I bet some of you may have been thinking that my lack of updates on my latest adventures in physical fitness meant that I had quit. But believe it or not, I will hit the one month mark this Friday of sticking to a rigorous gym routine!
With only one exception, I've been seeing my trainer 3 times per week to lift weights AND hitting the gym twice on my own to do my assigned cardio. I even followed my trainer's instructions while out of town 2 weeks ago - which is not the first time I've packed my gym clothes for a vacation, but it IS the first time I've brought them home stinky. I also worked out TWICE over the Thanksgiving weekend in Bellingham; doing weird cardio in my parents' basement that mostly entailed me flailing around in an attempt to do burpees (which by the way, are the worst thing ever invented) because that was the only thing Trainer Mike (which is how he's listed in my cell phone BTDubs) could think of that required no equipment and didn't include running (which I hate and am terrible at). Before suggesting burps, he asked (very seriously) if I owned a jump rope. My reply, "Do I look like the kind of person who owns a jump rope?"
Another time, I paid a drop-in fee at the Bellingham YMCA to lift free weights with sweaty hippies. Even more impressive is that when I went to pay this drop in fee, they told me they didn't take credit cards, and instead of using this as my excuse to not workout, I actually walked the block to the free ATM. This may not seem like much, but I am a natural quitter when it comes to working out, so in the words of corporate douchery, I'm "celebrating my successes". And yes, I realize this all a little braggy, but you guys! This is nothing short of remarkable for me. I FEEL braggy.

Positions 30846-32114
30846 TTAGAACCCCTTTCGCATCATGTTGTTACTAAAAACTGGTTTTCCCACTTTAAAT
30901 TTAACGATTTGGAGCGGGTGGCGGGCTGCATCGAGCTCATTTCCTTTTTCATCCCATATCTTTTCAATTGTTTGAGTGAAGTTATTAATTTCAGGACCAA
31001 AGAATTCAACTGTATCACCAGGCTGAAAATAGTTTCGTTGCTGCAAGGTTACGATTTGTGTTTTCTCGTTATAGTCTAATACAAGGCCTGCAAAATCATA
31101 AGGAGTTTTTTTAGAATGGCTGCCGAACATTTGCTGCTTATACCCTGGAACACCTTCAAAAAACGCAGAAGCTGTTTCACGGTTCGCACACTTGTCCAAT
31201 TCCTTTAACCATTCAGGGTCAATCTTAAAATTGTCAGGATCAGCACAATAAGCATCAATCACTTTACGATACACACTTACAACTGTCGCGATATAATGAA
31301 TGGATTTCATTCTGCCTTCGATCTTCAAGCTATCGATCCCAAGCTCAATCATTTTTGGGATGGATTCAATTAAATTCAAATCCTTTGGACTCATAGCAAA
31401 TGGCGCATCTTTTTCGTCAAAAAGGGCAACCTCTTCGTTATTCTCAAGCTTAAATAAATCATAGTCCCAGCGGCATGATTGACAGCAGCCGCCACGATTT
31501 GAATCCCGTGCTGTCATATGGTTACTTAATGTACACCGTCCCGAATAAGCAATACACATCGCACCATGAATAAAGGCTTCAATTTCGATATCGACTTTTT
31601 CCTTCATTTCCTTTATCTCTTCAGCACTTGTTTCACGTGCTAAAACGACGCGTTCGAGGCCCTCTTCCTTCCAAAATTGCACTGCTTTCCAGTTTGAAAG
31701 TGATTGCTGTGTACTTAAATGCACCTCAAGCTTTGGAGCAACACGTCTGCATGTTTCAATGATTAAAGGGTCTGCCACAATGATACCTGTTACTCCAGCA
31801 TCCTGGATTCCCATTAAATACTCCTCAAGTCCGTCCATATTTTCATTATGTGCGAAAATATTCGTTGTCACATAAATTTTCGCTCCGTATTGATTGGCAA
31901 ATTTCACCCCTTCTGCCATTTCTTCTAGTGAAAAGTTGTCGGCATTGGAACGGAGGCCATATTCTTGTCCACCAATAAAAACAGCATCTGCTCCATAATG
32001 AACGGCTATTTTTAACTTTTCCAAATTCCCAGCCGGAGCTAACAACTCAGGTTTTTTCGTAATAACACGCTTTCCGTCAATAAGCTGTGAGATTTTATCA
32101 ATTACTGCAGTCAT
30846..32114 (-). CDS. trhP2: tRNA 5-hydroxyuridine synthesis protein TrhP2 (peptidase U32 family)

Probably the most important thing I've done in this process is get over a minor set-back this Monday. My trainer wanted to weigh and re-measure me at the start of the month and the results were sort of a mixed bag. I started to look at every measurement and got hung up on the numbers and what they all meant. Afterwards, I had sort of a sloppy workout with quaky arms and a quitter's attitude. It was the first time I'd left a training session feeling worse then I'd come in. During the drive home I had to really remind myself of why I'm doing this and LET GO of all the "results". Before I stepped on that scale and had a tape measure wrapped around my thigh, I'd been feeling good. And STRONG. I have more energy, I'm sleeping better and I feel like I'm challenging myself physically in a way that I haven't since maybe high school ballet rehearsals.
Some people aren't 'gym people' and I totally respect that. Personally, I've always fallen somewhere in the middle - not really at home doing outdoor activities like biking and hiking, but also not super confident in the gym. I could fake it on the cardio machines and do some stretches on a mat, but that's about where it ended. This last month has helped me to feel like I belong at the gym. I take care not to workout in front of the mirror, so as not to get hung up on how I look while exercising and when I'm not thinking about how red and sweaty my face is, I have time to think about how badass I am for understanding how the machines work, or for being able to walk up to the wall of weights and grab the 17 pounders and be all, "Ho hum, I think I'll use these for my 'Renegade Rows' today" like it's no biggy. Because, I'm totally doing exercises called 'goblet squats' and 'renegade rows' and I'm using Kettlebells and Bosu Balls like a BOSS.